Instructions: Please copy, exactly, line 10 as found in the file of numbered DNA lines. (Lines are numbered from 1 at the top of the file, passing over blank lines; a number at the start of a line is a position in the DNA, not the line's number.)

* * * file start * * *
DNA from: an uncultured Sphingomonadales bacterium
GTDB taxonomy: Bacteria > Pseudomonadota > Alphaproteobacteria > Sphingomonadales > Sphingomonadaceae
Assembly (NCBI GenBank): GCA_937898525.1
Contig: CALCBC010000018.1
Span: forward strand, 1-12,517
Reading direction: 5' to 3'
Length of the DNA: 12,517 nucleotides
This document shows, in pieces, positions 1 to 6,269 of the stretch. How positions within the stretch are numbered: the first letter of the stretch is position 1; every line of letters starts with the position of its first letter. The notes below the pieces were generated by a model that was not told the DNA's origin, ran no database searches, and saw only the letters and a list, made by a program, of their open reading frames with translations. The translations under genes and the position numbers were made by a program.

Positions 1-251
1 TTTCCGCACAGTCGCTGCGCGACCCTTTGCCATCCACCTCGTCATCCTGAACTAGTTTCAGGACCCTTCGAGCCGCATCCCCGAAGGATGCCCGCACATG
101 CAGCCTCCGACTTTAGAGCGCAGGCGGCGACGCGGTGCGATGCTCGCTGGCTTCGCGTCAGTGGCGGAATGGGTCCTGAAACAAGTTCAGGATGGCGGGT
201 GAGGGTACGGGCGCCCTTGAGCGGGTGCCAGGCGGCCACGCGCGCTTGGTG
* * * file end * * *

1 TTTCCGCACAGTCGCTGCGCGACCCTTTGCCATCCACCTCGTCATCCTGAACTAGTTTCAGGACCCTTCGAGCCGCATCCCCGAAGGATGCCCGCACATG